{w(n-1)} > {w(n-2)} > > {w(2)} > {w(1)} > {w(0)},

where '>' signifies 'strictly stronger' (i.e., structure satisfying more axioms).


For example:

Say a groupoid D, which contains a proper subset S which is a semigroup, which

in its turn contains a proper subset M which is a monoid, which contains a proper subset NG

  which is a non-commutative group, which contains a proper subset CG which is a commutative

  group, where D includes S, which includes M, which includes NG, which includes CG.

[This is a 5-concentric-structure.]



B2) Multi-Space:


Let S1, S2, ..., Sn be n structures on respectively the

sets M1, M2, ..., Mn, where n ≥ 2 (n may even be infinite).

The structures Si, i = 1, 2, , n, may not necessarily be distinct two by two;

each structure Si may be or not ni-concentric, for ni ≥ 1.

And the sets Mi, i = 1, 2, , n, may not necessarily be disjoint,

also some sets Mi may be equal to or included in other sets Mj, j = 1, 2, , n.

We define the Multi-Space M as a union of the previous sets:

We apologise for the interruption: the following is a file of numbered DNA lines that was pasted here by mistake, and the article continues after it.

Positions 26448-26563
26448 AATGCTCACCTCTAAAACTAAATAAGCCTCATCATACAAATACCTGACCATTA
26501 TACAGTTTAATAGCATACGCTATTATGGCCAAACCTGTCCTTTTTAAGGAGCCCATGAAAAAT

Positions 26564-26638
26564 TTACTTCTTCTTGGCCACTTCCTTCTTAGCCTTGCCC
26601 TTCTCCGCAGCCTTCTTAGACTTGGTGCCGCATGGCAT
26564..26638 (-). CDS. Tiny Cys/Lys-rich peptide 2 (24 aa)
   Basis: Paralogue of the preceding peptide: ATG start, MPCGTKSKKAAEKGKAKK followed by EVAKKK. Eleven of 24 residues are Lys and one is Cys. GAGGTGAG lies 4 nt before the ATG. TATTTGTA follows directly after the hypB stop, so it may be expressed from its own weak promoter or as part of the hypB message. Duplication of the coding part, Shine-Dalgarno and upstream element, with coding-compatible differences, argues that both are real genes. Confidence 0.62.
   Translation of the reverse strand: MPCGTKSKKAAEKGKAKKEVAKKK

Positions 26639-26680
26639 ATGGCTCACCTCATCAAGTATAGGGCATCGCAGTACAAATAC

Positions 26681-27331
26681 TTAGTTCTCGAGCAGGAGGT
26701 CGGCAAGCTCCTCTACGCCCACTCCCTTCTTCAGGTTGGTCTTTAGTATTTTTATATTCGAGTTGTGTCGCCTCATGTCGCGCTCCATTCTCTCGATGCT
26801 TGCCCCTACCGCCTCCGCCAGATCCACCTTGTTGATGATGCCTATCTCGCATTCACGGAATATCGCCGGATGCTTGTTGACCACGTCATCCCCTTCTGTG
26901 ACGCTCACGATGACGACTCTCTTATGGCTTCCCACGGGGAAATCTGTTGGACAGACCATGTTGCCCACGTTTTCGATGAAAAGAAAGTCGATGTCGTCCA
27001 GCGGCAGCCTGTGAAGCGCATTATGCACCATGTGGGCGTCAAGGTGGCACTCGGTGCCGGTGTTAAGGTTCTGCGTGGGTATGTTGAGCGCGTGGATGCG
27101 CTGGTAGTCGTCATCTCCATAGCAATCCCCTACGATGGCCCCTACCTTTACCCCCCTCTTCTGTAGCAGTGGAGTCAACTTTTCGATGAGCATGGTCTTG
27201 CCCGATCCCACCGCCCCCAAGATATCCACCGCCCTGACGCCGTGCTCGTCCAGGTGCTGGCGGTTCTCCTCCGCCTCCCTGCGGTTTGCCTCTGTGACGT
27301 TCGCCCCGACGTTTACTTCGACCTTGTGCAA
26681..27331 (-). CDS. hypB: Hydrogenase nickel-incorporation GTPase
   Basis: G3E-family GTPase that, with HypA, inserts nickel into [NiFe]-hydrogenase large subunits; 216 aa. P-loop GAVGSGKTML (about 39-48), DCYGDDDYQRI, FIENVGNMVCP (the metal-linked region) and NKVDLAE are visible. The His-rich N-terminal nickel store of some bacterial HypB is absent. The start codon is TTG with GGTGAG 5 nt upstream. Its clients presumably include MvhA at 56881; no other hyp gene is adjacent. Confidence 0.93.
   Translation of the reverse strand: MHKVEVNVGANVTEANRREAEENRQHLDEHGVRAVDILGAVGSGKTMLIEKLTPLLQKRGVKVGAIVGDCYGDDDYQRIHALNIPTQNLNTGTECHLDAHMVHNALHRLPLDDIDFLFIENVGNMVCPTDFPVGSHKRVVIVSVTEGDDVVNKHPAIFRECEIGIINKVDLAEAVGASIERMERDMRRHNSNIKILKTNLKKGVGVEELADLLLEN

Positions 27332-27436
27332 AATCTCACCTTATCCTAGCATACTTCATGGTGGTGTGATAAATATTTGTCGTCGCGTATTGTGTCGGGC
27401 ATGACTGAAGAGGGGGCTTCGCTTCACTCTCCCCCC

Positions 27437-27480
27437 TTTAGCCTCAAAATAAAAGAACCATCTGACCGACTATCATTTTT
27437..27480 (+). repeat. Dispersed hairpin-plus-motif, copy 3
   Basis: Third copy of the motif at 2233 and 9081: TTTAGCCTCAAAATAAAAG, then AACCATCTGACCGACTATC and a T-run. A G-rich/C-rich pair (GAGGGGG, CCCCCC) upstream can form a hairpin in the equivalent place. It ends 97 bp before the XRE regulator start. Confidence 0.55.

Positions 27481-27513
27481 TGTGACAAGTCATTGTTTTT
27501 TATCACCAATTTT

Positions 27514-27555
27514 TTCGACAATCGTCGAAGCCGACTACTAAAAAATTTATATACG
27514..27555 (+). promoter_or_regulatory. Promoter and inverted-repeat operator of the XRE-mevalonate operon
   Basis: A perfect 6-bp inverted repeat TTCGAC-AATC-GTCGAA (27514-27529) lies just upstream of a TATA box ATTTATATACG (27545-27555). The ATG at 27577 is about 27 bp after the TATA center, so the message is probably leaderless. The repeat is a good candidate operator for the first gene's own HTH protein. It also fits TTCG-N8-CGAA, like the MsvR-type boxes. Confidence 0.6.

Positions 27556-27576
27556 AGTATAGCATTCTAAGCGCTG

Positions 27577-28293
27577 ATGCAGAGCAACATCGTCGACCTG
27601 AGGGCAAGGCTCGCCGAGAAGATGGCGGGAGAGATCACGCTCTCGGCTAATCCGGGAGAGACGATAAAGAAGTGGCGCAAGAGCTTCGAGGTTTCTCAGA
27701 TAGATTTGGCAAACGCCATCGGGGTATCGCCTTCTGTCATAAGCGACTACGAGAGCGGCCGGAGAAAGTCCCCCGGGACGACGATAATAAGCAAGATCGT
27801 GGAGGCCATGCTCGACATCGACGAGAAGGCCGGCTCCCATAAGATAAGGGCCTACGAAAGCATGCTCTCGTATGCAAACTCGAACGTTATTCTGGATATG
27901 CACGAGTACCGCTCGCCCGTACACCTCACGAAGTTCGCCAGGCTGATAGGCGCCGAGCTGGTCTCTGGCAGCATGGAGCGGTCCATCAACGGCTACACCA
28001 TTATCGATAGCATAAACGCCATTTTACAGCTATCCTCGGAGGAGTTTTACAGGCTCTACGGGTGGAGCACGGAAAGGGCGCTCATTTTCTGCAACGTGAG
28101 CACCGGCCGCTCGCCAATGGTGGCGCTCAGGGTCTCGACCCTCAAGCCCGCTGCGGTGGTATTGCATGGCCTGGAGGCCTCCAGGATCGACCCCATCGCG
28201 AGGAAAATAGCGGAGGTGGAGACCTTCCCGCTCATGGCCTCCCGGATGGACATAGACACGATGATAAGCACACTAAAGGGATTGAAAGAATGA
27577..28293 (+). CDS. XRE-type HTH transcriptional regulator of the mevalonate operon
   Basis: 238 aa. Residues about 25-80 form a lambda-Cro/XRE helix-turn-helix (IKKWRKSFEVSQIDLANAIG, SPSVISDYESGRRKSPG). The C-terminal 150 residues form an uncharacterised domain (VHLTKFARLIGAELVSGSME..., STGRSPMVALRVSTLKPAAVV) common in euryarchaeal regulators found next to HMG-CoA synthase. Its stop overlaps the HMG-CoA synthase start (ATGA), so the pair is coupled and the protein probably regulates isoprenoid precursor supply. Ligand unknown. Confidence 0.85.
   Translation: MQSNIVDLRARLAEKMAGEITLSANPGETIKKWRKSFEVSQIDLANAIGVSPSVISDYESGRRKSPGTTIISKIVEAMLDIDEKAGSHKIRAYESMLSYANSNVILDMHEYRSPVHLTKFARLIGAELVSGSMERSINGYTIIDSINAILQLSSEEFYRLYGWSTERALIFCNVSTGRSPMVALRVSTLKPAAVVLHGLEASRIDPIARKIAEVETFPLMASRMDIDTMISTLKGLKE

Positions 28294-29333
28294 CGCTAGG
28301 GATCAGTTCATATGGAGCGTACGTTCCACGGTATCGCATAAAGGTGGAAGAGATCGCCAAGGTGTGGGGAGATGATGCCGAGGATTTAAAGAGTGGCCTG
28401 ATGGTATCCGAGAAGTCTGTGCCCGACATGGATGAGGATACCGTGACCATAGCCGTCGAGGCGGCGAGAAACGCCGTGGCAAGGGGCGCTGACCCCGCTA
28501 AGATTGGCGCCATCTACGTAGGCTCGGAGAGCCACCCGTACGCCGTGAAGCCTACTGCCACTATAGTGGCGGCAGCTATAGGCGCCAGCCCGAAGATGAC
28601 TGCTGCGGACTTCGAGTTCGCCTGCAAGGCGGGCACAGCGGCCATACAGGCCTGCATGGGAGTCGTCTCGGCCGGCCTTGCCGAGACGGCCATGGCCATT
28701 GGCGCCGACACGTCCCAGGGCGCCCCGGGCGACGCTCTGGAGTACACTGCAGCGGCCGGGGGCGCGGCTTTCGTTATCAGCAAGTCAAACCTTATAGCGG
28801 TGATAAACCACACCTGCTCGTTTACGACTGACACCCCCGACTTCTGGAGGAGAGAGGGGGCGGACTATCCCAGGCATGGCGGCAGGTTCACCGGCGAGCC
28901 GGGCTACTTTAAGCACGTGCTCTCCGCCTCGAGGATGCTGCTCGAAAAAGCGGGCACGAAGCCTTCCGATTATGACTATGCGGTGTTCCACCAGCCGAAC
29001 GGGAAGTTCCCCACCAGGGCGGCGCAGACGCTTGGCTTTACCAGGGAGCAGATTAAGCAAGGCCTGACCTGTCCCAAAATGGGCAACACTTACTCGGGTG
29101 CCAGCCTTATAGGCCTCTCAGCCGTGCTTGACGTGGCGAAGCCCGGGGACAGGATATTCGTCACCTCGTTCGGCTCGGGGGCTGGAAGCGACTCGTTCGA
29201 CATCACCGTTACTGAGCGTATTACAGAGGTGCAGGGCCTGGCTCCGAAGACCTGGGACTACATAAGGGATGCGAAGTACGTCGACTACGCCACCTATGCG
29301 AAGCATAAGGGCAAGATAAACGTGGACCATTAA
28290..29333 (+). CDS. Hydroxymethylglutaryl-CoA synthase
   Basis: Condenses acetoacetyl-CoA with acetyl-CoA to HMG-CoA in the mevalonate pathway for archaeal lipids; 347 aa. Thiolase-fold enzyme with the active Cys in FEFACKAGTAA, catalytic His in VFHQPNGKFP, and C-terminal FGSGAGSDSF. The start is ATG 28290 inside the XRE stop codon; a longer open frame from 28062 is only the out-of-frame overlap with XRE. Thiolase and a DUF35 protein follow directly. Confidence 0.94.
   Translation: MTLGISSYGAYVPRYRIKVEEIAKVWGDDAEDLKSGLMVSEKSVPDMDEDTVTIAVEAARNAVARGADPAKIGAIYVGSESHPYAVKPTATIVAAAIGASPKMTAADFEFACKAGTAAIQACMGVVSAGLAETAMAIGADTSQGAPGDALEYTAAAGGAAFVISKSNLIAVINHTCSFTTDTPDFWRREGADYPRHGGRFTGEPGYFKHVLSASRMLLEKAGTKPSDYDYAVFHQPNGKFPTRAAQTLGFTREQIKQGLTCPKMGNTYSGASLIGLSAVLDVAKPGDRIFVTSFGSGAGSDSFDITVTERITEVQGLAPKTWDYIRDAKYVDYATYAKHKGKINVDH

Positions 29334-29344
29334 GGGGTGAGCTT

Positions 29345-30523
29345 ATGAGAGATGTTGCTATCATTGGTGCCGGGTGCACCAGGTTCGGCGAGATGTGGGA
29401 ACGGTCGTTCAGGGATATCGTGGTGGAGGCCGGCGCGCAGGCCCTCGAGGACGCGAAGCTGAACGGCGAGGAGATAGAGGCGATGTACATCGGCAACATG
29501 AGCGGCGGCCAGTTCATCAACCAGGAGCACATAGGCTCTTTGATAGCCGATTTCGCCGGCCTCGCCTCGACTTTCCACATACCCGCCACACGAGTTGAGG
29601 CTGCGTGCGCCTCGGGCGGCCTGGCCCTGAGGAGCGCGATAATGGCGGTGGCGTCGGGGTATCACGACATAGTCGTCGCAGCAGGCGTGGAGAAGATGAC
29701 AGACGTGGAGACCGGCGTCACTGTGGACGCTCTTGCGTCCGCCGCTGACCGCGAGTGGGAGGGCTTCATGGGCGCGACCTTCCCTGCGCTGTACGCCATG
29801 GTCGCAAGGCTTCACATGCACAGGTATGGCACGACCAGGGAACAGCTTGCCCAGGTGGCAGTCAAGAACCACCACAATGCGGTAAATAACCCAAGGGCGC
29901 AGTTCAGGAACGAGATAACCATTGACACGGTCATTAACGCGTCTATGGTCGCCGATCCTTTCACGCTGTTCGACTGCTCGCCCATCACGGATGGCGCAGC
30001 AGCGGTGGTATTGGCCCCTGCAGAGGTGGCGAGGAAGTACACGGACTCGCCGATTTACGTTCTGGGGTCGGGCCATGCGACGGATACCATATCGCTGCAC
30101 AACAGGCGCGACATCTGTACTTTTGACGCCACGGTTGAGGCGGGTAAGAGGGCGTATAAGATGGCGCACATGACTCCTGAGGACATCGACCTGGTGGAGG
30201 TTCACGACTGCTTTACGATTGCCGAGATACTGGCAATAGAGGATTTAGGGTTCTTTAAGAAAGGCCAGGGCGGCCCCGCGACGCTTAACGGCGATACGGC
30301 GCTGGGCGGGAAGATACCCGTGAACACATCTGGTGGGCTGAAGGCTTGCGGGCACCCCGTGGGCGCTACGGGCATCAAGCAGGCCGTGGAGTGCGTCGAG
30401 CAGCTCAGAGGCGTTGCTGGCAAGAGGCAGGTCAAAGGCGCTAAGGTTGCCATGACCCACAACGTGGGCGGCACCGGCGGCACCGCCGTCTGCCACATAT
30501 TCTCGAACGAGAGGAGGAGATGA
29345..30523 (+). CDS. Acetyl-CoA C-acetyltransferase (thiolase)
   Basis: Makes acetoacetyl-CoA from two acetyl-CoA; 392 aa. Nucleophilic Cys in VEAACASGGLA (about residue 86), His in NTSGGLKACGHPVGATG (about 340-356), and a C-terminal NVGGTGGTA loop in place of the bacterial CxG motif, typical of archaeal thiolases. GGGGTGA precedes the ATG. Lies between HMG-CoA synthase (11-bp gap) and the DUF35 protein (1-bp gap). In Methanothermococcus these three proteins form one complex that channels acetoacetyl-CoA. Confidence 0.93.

M = M1 \/ M2 \/ \/ Mn, hence we have n (different or not,

overlapping or not) structures on M.

A multi-space is a space with many structures that may overlap,

or some structures may include others or may be equal, or the structures may

interact and influence each other as in our everyday life.


Therefore, a region (in particular a point) which belong to the intersection

of 1 ≤ k ≤ n sets Mi may have k different structures in the same time. And

here it is the difficulty and beauty of the a multi-space and its overlapping



{We thus may have <R> ≠ <R>, i.e. a region R different from itself, since

R could be endowed with different structures simultaneously.}


For example we can construct a geometric multi-space formed by the union of

three distinct subspaces: an Euclidean subspace, a Hyperbolic subspace,

and an Elliptic subspace.